3. Show the client how the various options that you offer can be implemented.  Make it easy for them to move ahead.
  4. Make clear recommendations based on 3 or so options that you put forward.
  5. Tell some stories about other clients and prospects that had similar challenges and just how they solved their problem in a positive way.
  6. Have plenty of pictures and graphs to support your marketing material.  Facts and figures should always be supported by graphs and pictures.  Clients tend to believe what they ‘see’, rather than what they read.
  7. Key questions will help the client handle challenges.  Questions will help them move through an issue and look at a method of resolve.
  8. Big negotiation problems can be handled by the use of a ‘Freudian Slip’ process.  You simply ask the client lots of questions around and about their problem.  Soon they will be giving you the answer that they need to make a purchase.
  9. Provide some testimonials to give the client or prospect some comfort as they move towards an agreement or final decision.

All of this is based on common sense.  There is no need to ‘push’ your products and services through to a sale.  Offer alternatives to your clients and prospects and show them how easy the choices are.  Give them the ‘logic’ to move ahead.  Allow real trust to develop as part of the client contact process.

Assemble a Top Class Marketing Packet

When you work in professional sales, you must have a marketing packet that is of the highest quality.  It must support you in every way possible given your market conditions, competition, product, and service.  You should know what’s in it and how to put your fingers on the right bit of information relative to the active connection with the client or prospect that you are making.

Some salespeople do this quite well, whilst others do not.  A client will view the condition and relevance of your presentational materials before they will listen to the story that you have to tell.

So what can or should you put in your presentation packet?  Here are a few ideas to get started:

  • Ensure that the packet or folder is very professional in appearance. That will mean a black folder with all relevant information placed inside.  It should be clean and not damaged through any ‘over use’.
  • Include ‘visual’ charts and graphs to help your clients understand the trends and changes in your industry.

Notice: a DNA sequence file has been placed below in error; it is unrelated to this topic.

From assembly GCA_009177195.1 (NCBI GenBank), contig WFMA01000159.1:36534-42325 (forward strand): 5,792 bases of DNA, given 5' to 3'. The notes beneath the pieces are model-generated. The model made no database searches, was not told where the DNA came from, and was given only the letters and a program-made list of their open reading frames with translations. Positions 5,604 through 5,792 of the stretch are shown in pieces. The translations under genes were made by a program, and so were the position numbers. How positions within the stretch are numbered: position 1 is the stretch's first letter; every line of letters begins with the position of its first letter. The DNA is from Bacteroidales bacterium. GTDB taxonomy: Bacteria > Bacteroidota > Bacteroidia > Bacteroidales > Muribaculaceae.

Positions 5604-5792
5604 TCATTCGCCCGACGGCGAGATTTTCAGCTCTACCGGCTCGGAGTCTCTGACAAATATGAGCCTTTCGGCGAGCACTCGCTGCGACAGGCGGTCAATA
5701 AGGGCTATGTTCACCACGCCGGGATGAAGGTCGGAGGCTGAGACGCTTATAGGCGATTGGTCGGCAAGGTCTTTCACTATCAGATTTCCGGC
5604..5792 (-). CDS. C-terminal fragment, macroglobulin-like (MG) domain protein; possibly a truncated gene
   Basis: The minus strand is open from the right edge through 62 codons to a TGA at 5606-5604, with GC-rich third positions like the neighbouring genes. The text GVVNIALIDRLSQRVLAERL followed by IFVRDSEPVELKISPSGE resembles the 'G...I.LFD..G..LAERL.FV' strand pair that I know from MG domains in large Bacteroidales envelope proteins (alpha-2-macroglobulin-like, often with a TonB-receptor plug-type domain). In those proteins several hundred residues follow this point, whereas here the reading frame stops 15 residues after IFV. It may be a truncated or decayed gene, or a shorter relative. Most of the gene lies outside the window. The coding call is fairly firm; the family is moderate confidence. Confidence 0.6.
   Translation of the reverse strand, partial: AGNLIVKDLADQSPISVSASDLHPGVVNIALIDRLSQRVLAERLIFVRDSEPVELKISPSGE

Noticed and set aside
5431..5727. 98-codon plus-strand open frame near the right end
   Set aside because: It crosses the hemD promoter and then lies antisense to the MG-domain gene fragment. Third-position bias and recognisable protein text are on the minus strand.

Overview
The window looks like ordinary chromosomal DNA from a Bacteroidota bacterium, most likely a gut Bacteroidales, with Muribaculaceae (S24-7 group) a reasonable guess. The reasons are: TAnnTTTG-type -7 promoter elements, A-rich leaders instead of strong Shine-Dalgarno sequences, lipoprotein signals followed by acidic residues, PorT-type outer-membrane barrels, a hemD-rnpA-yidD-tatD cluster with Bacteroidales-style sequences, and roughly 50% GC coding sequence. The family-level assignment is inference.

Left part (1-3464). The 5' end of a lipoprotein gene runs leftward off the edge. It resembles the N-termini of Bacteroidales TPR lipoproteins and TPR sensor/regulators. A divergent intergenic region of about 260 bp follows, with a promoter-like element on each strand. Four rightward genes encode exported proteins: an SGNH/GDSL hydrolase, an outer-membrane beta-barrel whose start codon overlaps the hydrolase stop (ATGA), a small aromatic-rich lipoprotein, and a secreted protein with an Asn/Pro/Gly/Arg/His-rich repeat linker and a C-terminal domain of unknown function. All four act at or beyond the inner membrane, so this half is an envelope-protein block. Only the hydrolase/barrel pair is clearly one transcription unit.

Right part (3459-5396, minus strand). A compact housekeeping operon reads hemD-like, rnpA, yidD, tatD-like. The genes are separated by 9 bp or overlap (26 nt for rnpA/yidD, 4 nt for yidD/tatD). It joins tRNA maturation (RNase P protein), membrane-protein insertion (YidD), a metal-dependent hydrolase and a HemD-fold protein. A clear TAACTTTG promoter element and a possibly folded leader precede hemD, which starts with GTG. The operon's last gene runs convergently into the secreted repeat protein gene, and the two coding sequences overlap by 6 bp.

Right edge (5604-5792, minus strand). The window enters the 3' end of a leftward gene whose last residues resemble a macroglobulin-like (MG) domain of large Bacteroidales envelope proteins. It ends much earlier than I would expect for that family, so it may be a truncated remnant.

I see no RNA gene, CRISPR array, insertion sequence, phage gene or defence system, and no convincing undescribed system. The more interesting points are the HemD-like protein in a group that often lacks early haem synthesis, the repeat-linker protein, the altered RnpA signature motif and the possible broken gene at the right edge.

• Have colour brochures relating to your products and services.
  • Carry plenty of business cards ready to use
  • Company information and testimonials
  • Photographs of samples, and other client situations
  • Price lists plus order or agreement forms
  • A history of successful situations and stories from other clients that can be referred to
  • Letter of introduction will be useful to leave with the client or prospect
  • Statement of benefits available when using your products or services
  • Press clippings relative to your industry and market share

The keys to winning new business include professional tools like these.  Preparation is the rule here.  Let the client or prospect see that you are professionally competent and skilled in the right way to help them.  Beyond that point everything comes down to what you say and the confidence you convey.

Sales Presentation Ideas

The clients that we serve today are under all types of pressures when it comes to business stability and growth.  Our job in sales is to help our clients improve their position; to make their business life easier and more fruitful.  When you understand that fact and feed it into your sales pitch the whole thing gets a lot easier and more logical.  The client can then see why they need your services above that provided by others.

If you make a lot of presentations on a regular basis you cannot help but improve your skills and communication strategies.  The whole thing can however be fast tracked with personal practice and role playing.

Here are some facts to feed into your presentational processes:

  • Understand your market and where it is headed over the coming months and years
  • Understand your clients business and the pressures that they operate under
  • Provide comprehensive information on your service and product
  • Show results that are proven and have relevance to your client
  • Use pictures and graphs as part of attracting the clients attention
  • Have a selection of ‘success stories’ that can be used to strengthen your presentation
  • Use your database to build your personal brand and relevance to your prospects and clients
  • Be clear about prices, supply chain, and supply times